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How to replant blackberries (got a new berry)

Posted by admiral_refuge 7 (My Page) on
Wed, Jul 15, 09 at 10:45

I have two blackberry bushes, one is a wild thorny bush from the forest, and another is a cultivated bush with no thorns.

The cultivated one has very big berries, but takes a very long time for them to grow, and it not as hearty; the thorny bush is very hearty and grows big, but the berries are rather small (but fast growing!).

This summer, something happened; the flowers from the wild and the flowers from the cultivated, cross-pollinated, now the wild thorny one has fast-growing, large, and very delicious blackberries.

How would I go about planting these seeds for this new blackberry, so I can start growing these hearty new berries in other parts of my yard?

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RE: How to replant blackberries (got a new berry)

Small Fruit Blackberries (Rubus spp.) Blackberry seed, due to the dormancy of its embryo, requires stratification at 33 degrees F to 35 degrees F before being planted. The stratification requirement varies considerably with sometimes as long as five to six months being necessary. The average is approximately three months. September is suggested as the best time for planting. Treat dry seed with acid for about 30 minutes. Commercial varieties of blackberries are commonly propagated by root cuttings or tip layering.

Leafy Stem Cuttings. This is the most feasible method to propagate large quantities of plants. Leafy stem cuttings may be propagated from the apical 4 to 6 inches of cane when the cane is succulent but still firm. Cuttings should be placed to a depth of 2 inches in a perlite peat or peat sand mixture. The cuttings should be misted especially in the 2 to 4 week period before the roots are formed. It is important to promote good water drainage. Application of Rootone to the cut stem can also improve rooting efficiency.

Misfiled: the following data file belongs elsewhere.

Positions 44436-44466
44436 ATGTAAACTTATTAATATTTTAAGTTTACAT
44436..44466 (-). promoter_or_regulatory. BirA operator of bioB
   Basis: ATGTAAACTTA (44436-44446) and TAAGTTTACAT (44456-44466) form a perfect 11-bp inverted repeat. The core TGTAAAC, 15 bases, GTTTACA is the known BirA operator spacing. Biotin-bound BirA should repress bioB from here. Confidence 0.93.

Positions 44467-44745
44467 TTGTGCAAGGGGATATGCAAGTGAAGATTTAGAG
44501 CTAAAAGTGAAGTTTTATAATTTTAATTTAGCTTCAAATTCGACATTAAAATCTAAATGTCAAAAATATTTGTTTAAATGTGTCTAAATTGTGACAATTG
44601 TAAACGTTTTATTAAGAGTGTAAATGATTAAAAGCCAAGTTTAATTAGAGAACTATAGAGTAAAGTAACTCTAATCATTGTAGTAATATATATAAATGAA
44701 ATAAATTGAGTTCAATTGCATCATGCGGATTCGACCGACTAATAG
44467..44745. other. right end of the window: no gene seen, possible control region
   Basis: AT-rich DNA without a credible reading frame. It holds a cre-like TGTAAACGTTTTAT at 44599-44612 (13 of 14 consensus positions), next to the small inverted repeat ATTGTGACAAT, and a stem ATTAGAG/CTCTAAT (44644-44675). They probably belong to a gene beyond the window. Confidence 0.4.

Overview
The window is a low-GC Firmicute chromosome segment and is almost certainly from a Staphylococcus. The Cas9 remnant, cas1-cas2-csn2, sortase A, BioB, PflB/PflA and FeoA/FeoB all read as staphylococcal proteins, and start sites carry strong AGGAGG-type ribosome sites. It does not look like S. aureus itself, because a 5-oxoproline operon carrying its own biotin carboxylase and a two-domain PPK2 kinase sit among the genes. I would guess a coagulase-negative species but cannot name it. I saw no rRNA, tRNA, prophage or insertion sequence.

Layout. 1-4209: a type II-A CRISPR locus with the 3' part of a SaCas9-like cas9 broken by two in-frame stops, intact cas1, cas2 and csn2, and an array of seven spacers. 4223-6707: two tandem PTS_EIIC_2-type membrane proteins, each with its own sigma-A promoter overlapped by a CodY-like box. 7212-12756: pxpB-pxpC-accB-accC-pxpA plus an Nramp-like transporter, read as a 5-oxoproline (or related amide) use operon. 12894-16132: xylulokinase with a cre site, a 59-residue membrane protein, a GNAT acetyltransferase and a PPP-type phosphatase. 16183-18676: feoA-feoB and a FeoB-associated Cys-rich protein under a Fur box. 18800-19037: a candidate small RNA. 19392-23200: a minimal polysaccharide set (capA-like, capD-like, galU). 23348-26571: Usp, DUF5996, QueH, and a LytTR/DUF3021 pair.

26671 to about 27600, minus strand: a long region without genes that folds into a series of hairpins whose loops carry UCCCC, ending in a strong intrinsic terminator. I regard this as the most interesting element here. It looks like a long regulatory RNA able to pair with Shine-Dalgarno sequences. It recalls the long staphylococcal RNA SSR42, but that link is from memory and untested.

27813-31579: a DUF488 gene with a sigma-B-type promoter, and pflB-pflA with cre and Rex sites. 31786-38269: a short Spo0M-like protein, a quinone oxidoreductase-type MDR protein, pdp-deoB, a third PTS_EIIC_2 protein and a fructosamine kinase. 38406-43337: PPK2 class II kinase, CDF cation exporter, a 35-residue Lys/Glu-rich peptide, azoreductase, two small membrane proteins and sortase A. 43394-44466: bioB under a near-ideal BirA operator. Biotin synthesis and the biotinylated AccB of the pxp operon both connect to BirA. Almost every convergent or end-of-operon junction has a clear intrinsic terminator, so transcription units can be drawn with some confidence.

Root Cuttings. All blackberries can be propagated by root cuttings. This is the fastest method to produce new plants. Cut roots 1/4 to inch in diameter into six inch strips. They can be directly planted in the new location, grown as a potted plant or they can be placed in a plastic bag in a refrigerator. When planted directly in the field uneven stands often results during the first year. Potted plants can be grown in the nursery for up to one year. When planted in soil they should be covered with 2 to 4 inches of soil. Planting is best accomplished during the winter. Substantial quantities of suitable roots can be had by plowing a furrow and severing the roots adjacent to the mother plant.

Suckering. The easiest and most rapid method to propagate blackberry is to utilize the suckers that naturally form from roots. Simply sever the sucker from the point of attachment with the mother plant and move it to its desired location. Removing suckers has minimal or no impact on the mother plant. Genetically thorny blackberry cultivars will remain thorny and genetically thornless blackberry cultivars will remain thornless whether propagated from stem cuttings, root cuttings or suckers.

Tip Layering. Semi-erect or trailing blackberries can be propagated by tip layering. Tip layering sometimes occurs in nature and it is a viable method for the homeowner to propagate a relatively few plants. The technique is to bring first year vegetative shoots into contact with the ground and cover the shoot under approximately 3 inches of soil. A more efficient method to tip layering is to remove the shoot apex to induce lateral branching. Next, during the summer dig a 3 inch deep hole which is sloping toward the mother plant and vertically away from the plant. Place the terminal end of the shoot in the hole with back vertical portion of the hole. Then cover the shoot with 3 inches of soil. By the fall new rooted shoots will have developed and newly layered shoots should be transplanted in the spring.

If it were me, I would try stem cutting with Rootone.

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